After steadily climbing for two decades, the proportion of U.S. children with autism may be leveling off, a recent study suggests.
As of 2016, approximately 2.8% of U.S. children from 3 to 17 years old had autism spectrum disorders (ASD), researchers report online January 2 in JAMA. While that’s up slightly from about 2.2% in 2014, the difference is too small to rule out the possibility that it was due to chance.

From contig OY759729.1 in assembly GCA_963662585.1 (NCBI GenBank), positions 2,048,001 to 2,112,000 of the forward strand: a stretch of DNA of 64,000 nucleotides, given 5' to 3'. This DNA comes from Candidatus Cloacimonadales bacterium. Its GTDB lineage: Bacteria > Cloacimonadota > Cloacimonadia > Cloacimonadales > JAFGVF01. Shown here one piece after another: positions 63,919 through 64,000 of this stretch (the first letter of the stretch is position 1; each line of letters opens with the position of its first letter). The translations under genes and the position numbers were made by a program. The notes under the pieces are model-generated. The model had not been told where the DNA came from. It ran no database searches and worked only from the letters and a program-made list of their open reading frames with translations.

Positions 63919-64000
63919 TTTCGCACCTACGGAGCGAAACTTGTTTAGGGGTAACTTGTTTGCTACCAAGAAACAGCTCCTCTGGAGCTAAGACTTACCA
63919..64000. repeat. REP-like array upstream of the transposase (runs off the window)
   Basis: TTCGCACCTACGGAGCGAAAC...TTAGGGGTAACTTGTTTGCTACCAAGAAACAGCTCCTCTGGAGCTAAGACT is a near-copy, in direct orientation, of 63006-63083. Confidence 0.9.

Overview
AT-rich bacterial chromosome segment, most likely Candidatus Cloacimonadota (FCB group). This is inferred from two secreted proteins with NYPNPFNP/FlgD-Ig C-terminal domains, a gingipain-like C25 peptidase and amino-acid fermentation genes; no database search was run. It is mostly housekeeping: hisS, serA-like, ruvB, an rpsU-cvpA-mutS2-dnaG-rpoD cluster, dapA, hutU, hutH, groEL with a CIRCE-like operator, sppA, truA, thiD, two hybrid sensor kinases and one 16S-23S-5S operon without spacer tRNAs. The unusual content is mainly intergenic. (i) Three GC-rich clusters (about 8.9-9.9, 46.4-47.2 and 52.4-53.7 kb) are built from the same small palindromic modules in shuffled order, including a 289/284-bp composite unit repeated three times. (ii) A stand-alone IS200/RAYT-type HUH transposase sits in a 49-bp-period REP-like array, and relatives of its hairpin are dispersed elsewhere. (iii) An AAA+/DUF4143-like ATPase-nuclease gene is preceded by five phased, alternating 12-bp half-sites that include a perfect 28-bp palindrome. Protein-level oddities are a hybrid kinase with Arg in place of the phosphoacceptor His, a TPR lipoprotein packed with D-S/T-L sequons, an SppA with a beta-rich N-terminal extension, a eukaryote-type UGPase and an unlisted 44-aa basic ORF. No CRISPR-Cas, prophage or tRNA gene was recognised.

Over the three-year study period, about 2.4% of children and teens had ASD, a collection of diagnoses that can include Asperger’s syndrome, autism and other developmental disorders that impact communication and behavior.
Autism is more common in boys, and the current study findings offered fresh evidence of this: 3.6% of boys had this diagnosis, compared with 1.3% of girls.
The study also found differences based on race and ethnicity: 1.8% of Hispanic children had autism, compared with 2.8% of white kids and 2.5% of black youth.